Ald. Cicely Fleming. Fleming expressed her opposition of the adoption of the resolution to settle Shannon Lamaster v. City of Evanston et al. (Daily file photo by Katie Pach)
Ald. Cicely Fleming. Fleming expressed her opposition of the adoption of the resolution to settle Shannon Lamaster v. City of Evanston et al.

Daily file photo by Katie Pach

Drawing from family roots, new alderman Cicely Fleming seeks to change Evanston’s path

July 17, 2017

It took Jerome Summers, the uncle of new alderman Cicely Fleming (9th), a while to list all of the notable Evanston politicians in Fleming’s family lineage — a lineage that dates back to the 1890s in the city.

There was Samuel White, Jr., Fleming’s great-grandfather who served the 5th Ward when it was Evanston’s only Democratic ward. There was Edna Summers, Fleming’s great-aunt and a two-time 5th Ward alderman. There was Michael Summers, one of Fleming’s uncles and another 5th Ward alderman. There was Summers himself, a former Evanston/Skokie District 65 school board member.

But it took him only two breaths to describe the impact of that lineage on his niece.

“She has this leadership thing in her blood,” Jerome Summers said. “She understands it on a cellular level.”

Drawing from her family’s legacy of making change — but simultaneously frustrated by what she saw as a lack of evident improvement in the lives of Evanston’s less wealthy and non-white residents — Fleming launched her campaign for 9th Ward alderman last October and, six months later, received more than 66 percent of the vote in a decisive victory over candidate Shawn Jones.

Now, two months since being officially sworn onto City Council in May, Fleming has made her no-punches-withheld voice heard, learned a few lessons about the challenges of government and geared up for what she says is her biggest crusade yet.

Returning to Evanston

Growing up in the 5th Ward — as her family had for generations — Fleming attended the nearby Dr. Martin Luther King Jr. Literary and Fine Arts School, then colloquially known as “King Lab” and a predominantly black school.

“We sang ‘We Shall Overcome’ and different things like that everyday, so that was a great experience for me, just having an education that was a little more relevant to the African-American experience,” Fleming said.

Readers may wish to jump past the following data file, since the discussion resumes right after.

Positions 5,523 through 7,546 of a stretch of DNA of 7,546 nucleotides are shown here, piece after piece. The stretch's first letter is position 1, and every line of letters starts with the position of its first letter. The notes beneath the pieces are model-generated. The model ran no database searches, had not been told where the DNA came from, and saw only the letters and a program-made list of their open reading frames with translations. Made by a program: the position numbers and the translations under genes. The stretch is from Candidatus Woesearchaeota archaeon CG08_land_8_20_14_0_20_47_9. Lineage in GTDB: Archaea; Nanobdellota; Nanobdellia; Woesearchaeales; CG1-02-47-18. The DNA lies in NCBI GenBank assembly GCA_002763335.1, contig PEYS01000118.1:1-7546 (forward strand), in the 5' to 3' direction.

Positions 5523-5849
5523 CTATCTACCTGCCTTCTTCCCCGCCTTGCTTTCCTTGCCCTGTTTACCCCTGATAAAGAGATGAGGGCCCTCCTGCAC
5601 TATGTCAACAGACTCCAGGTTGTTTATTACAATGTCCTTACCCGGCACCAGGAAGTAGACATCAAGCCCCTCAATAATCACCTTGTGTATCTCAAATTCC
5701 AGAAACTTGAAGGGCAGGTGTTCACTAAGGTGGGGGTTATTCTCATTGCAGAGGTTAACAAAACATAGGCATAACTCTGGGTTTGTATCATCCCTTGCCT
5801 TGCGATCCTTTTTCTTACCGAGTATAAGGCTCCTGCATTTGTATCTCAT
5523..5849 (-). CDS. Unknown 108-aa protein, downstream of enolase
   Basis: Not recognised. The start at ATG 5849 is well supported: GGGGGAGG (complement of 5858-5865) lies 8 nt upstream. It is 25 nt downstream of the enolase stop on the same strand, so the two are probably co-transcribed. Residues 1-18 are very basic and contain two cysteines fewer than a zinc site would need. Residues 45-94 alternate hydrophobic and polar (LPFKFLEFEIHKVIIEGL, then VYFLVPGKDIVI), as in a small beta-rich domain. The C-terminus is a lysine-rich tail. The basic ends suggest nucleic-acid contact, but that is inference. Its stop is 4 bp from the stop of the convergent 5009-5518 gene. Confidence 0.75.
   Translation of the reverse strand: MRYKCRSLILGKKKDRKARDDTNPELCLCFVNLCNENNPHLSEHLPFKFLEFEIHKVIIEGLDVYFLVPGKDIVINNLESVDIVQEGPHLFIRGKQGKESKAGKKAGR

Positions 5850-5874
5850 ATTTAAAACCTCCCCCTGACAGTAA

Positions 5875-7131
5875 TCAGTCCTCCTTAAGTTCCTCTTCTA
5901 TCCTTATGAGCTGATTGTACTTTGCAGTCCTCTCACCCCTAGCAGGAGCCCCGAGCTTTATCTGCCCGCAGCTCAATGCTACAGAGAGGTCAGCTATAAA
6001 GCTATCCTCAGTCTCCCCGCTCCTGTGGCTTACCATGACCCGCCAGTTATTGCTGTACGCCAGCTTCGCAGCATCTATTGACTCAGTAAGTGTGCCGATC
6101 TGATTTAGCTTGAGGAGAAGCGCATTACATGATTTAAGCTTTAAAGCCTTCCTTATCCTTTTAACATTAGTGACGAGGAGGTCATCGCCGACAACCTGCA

A desire to continue that experience into college temporarily pulled Fleming away from her family’s geographic footprint. She enrolled in and graduated with a degree in sociology from Shaw University, a historically black college in Raleigh, North Carolina, before beginning to raise a family.

But eventually, Fleming couldn’t stay away, and she moved herself and her family back to Evanston in 2014.

“When you’re young, you can’t wait to get out of here, so she did,” Summers said. “The benefit of that is, when you come back you have some perspective, you have some distance from the things that you did before.”

Distance, perhaps — but, as Fleming soon learned, certainly not disengagement.

“Things like socioeconomic divides and racial divides, I grew up hearing a lot about that,” she said. “I was surprised that some of the things I heard my parents and grandparents talk about, particularly in terms of race and segregated living, were much the same.”

A busing-for-integration system, the implementation of which Fleming’s mother experienced as a student, was still going on 40 years later.

Several traditionally diverse wards, such as the 2nd and 8th, were undergoing dramatic gentrification.

And, from Fleming’s perspective, City Council was still making policies based on narrow viewpoints — a downfall she attributed to their narrow range of backgrounds.

“If you’ve never been a woman or poor or African-American or discriminated against or felt that you’ve been overlooked, then you don’t make decisions that model that,” Fleming said. “That was a huge frustration for me when I would see decisions that were made that I felt like would benefit only a certain demographic of our population.”

From activist to alderman